Ever since he was a little boy, the Dalai Lama has had big shoes to fill.
As the heir to the spiritual title of Dalai Lama, Lhamo Thondup has had a wild and eventful life, which has been the center of more than one major motion picture (including Brad Pitt’s 7 Years in Tibet).
I’ve studied many of the wisest and most influential people in history, and few have made such a global impact within a single lifetime as he has.
And since I’ve been interested in Buddhist philosophy for years, I have come to know him much more intimately than the average person, learning several powerful life lessons in the process.
Love and compassion are necessities, not luxuries. Without them humanity cannot survive.
– Dalai Lama
It’s difficult narrowing down the most important bits of wisdom I’ve distilled from the spiritual leader over the years, but the three below really stand out.
Take the powerful lessons below and use them to not only make your own life better, but also to help make the world a better place.
1. Prioritize what is most important to you (you’re never too busy)
Since first learning about the Dalai Lama’s morning routine, I’ve been inspired to live by a very simple principle: prioritize what is most important to you, because the truth is, you’re never too busy.
Most of us make the excuse that we can’t do something because we have too much on our plate. But I’ve found that in virtually every case, it’s not that you’re too busy — you just don’t care enough about it.
Every day, the Dalai Lama wakes up early in the morning to meditate, exercise, breathe fresh air, and catch up on current events while eating a healthy breakfast. He lives in a way that prioritizes the qualities that are most important to him — wisdom, knowledge, health, etc.
Life is short and your time is precious, so spend the day on what is most important to you. If the Dalai Lama can find in his incredibly busy schedule to prioritize tasks based on what means the most to him, so can you.
2. Love and kindness are more important than beliefs
War is, predominantly, the result of religious or belief-based differences. There are geographic disputes and diplomatic fall-outs, but rarely has war been fought without that underlying foundation.
We place so much focus on belief when in reality, it affects very little of how we actually live our life. Perhaps it’s the result of our unique intelligence in the animal kingdom. Whatever the case, we live in our heads and often place too much weight on things that don’t exist beyond it. That’s not to say someone’s belief can’t be true, but that the allegiance to a certain belief itself is just an idea in our mind.
Does a Christian fall differently than a Buddhist? We all fall, and when we do, it’s kindness and caring that help us get back on our feet. It’s love that heals our wounds and keeps us from spiraling into depression. After all, we’re social creatures, and without connection our mind quite literally begins to crumble.
Kindness is such a basic quality, yet it continually gets passed over in favor of taking sides. As a result, people — often innocent — suffer because someone doesn’t like the ideas of another person.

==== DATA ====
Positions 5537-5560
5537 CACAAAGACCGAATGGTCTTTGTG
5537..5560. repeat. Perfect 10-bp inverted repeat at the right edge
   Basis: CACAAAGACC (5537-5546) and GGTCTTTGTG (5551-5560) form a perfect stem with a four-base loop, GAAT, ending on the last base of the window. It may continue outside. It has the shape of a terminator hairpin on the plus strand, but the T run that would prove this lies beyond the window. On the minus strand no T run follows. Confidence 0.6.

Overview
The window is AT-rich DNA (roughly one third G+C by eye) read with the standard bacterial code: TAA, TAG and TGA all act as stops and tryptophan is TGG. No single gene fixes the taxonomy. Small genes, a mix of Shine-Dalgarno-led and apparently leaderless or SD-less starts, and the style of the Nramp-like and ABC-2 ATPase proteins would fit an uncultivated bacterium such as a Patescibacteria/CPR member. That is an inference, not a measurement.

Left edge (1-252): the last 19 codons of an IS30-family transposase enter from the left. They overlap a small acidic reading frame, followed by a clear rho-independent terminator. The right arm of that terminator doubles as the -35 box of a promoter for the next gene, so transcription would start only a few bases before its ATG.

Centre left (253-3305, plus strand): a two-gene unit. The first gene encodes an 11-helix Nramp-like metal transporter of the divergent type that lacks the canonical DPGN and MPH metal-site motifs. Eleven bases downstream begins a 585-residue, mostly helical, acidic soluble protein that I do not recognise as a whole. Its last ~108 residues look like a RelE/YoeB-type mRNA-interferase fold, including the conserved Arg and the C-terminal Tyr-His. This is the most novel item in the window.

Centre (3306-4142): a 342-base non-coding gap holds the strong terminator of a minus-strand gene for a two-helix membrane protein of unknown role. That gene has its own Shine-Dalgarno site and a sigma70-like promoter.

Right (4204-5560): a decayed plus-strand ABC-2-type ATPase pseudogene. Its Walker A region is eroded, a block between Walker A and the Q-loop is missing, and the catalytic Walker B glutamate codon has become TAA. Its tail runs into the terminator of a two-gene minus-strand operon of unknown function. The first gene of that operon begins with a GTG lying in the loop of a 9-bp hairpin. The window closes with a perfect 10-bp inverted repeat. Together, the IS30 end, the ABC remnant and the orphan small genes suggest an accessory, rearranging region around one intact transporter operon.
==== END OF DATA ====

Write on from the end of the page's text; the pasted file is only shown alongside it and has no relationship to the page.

The world needs more love and kindness, regardless of religious or spiritual beliefs.
My religion is very simple. My religion is kindness.
– Dalai Lama
3. There is goodness in all people
Sometimes, it can be difficult to listen to the Dalai Lama speak, specifically when he’s talking about certain notable politicians you might not be very fond of. He’s just so damn….compassionate.
The Dalai Lama demonstrates a remarkable level of compassion. What this translates into is the ability to see goodness in all people, even highly disliked figures.
As someone who has meditated extensively, I am much more understanding and compassionate towards others than I was in the past. I am willing and able to judge people with a kindness that I would have previously criticized, so I understand the impact of regularly practicing meditation on character.
A while back, I created a short contemplative practice called “healing through understanding” that I’ve found a lot of value in. The basic premise is to picture someone who has wronged you or whom you look at unfavorably, and to analyze what might have shaped their actions.
By the end of the exercise, something interesting happens: you suddenly develop more compassion for the person you’re attempting to understand.
We’re all affected by our conditioning. Some of us have had a very rough upbringing or were heavily influenced by a dangerous belief at a sensitive time. That doesn’t make us bad people, just people who were sent down the wrong path. That basic goodness hasn’t disappeared, it’s just being covered by layers of negative or distorted beliefs that color the way we see the world.
This doesn’t mean you invite terrorists over for dinner, simply that you stop looking at the world with such anger and hatred by actually trying to understand it a bit more deeply. By doing so, you stop contributing to the cycle of hatred that causes so much conflict.